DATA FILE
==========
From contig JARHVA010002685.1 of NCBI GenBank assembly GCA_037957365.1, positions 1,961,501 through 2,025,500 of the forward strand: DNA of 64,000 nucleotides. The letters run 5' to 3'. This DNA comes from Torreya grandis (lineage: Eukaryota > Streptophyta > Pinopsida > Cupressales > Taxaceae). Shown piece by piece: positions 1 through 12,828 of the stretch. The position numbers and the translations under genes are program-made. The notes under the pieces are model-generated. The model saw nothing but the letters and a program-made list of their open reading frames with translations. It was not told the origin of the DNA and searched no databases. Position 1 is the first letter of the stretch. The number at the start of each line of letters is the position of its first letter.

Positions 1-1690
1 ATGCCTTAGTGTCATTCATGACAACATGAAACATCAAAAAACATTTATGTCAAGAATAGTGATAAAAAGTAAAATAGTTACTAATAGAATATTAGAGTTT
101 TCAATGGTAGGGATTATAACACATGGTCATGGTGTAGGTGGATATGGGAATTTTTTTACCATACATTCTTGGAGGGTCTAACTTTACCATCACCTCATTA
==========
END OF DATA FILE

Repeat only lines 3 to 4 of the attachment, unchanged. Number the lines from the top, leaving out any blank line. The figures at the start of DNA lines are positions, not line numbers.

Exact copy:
1 ATGCCTTAGTGTCATTCATGACAACATGAAACATCAAAAAACATTTATGTCAAGAATAGTGATAAAAAGTAAAATAGTTACTAATAGAATATTAGAGTTT
101 TCAATGGTAGGGATTATAACACATGGTCATGGTGTAGGTGGATATGGGAATTTTTTTACCATACATTCTTGGAGGGTCTAACTTTACCATCACCTCATTA